'Wall of Whidbey' blocking 100 years of public beach access
GREENBANK, Wash. -- The wealthy homeowner who built a wall to block a century of public access to a cherished Whidbey Island beach tells KOMO 4 News it's his land and he's got the documents to prove it.
Bruce Montgomery, a successful developer of pharmaceuticals who lives in Medina, has two beach homes near Greenbank at the end of Wonn Road. And now there is a stone wall crossing the foot of Wonn Road that once extended an additional 15 yards providing access to the beach.
He says there may have been 100 years of public access to the beach. But he says he has documents showing Island County has billed the landowners for taxes for 100 years as well.
Montgomery said, despite local press reports, he has not offered $100,000 - formally or informally - to settle the county's lawsuit against him over the wall. He said he's merely put the idea on the table. Before a county commissioners meeting July 19, Montgomery said: "I'd rather spend my money helping the county secure a piece of beach that is usable than paying lawyers. I'm willing to contribute a significant amount of money and help fundraise a secure beach access for my fellow citizens. However, I will not likely be as generous spending my money fighting a lawsuit."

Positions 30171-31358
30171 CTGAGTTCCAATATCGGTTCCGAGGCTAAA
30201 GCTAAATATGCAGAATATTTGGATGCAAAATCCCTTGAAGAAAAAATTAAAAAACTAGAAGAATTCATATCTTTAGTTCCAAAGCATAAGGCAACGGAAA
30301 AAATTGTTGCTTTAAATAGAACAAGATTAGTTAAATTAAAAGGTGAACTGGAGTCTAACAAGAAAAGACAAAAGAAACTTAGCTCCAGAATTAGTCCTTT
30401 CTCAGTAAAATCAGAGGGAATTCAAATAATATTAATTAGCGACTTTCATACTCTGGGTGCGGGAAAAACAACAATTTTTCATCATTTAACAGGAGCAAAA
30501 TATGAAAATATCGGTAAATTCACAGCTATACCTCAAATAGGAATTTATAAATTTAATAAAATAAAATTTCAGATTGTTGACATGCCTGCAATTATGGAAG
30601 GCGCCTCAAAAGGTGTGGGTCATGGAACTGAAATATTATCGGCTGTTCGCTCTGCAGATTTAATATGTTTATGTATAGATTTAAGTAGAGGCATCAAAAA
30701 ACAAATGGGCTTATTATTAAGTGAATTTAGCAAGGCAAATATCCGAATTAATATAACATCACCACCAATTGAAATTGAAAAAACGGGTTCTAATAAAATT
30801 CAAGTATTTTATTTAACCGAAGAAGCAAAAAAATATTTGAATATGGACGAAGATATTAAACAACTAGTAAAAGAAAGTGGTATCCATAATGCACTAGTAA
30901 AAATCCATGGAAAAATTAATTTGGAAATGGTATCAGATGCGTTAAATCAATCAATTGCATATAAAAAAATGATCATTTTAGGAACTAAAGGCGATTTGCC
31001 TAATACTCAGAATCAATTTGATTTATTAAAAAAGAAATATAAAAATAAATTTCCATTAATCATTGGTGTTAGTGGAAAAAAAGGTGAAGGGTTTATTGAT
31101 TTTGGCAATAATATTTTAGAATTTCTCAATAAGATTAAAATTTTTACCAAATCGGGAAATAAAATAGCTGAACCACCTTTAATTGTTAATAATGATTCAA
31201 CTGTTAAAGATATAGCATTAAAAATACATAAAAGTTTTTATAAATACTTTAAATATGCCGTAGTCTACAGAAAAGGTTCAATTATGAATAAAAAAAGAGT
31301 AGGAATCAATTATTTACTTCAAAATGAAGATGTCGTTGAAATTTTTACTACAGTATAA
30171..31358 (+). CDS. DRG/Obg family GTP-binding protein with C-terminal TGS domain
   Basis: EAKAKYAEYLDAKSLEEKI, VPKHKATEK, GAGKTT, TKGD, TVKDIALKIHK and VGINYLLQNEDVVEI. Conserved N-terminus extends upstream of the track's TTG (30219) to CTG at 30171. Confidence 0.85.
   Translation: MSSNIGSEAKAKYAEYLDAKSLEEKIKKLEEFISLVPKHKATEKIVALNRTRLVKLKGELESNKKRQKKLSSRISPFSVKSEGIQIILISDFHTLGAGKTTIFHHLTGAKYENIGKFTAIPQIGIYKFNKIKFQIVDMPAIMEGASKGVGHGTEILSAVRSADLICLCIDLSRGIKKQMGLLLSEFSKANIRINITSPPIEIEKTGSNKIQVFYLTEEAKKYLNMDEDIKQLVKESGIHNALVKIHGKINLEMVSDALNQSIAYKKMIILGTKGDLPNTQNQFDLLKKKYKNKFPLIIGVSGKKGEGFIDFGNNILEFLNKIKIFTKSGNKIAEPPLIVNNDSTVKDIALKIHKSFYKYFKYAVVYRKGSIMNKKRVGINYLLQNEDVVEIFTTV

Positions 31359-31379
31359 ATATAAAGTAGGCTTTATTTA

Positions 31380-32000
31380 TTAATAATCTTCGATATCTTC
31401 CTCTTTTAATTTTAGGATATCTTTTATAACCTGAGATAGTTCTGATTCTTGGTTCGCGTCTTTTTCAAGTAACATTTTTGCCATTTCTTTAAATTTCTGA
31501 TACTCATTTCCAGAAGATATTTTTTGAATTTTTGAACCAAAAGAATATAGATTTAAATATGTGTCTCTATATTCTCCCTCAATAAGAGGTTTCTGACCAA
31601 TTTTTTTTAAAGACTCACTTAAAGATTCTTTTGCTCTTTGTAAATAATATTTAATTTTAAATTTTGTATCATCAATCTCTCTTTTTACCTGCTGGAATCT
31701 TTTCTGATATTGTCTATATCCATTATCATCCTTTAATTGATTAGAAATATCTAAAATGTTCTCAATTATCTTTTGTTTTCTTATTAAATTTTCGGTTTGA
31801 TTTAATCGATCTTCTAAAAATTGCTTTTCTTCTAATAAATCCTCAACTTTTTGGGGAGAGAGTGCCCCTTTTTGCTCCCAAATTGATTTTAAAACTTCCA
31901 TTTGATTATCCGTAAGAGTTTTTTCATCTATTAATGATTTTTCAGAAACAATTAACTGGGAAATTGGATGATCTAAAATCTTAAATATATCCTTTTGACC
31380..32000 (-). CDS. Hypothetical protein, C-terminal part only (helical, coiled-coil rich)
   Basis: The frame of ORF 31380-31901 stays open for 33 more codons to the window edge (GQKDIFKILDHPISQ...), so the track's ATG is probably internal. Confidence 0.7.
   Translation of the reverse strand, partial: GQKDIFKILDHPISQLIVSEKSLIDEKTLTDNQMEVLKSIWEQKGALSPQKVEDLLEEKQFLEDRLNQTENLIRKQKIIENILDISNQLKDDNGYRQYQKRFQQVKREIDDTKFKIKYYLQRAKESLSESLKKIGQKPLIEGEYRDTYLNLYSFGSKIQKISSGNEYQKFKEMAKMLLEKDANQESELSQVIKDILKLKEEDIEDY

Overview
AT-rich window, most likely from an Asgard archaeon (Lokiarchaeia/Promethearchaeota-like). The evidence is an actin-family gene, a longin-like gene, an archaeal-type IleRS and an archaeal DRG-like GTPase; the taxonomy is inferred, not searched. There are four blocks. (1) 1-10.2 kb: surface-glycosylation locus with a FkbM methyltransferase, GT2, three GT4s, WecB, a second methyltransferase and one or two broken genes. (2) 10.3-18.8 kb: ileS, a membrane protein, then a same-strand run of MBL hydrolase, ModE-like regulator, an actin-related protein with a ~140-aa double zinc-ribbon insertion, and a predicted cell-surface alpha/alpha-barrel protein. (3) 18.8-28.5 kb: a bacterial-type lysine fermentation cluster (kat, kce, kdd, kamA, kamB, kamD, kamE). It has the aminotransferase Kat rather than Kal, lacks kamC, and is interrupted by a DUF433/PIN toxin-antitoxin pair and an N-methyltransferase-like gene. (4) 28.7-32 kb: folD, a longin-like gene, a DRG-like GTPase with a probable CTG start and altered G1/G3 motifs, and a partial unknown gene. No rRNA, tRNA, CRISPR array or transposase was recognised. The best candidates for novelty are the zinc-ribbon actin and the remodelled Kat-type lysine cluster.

"Oh, it's aggravating!" said Mike McVay, a member of Island Beach Access, a Whidbey Island advocacy group. "You have an individual that, in my mind, these are decent people - the Montgomery's are. I know they would not go into a store and steal an apple. But for some reason he feels justified in taking a public road."
Montgomery bristled at that characterization.
McVay is among many on Whidbey Island who see the little public road as a big deal, accessing a gorgeous beach on an island where they take public access to beaches very seriously.
"And it's the only access to the beach anywhere in this part of the island!" he said.
It's just east of the well-known Greenbank Farms, at the end of Wonn Road. There are even remnants of a pier into the water there. For more than a century, as historic photos show, the pier was the key public access for Greenbank and Central Whidbey Island.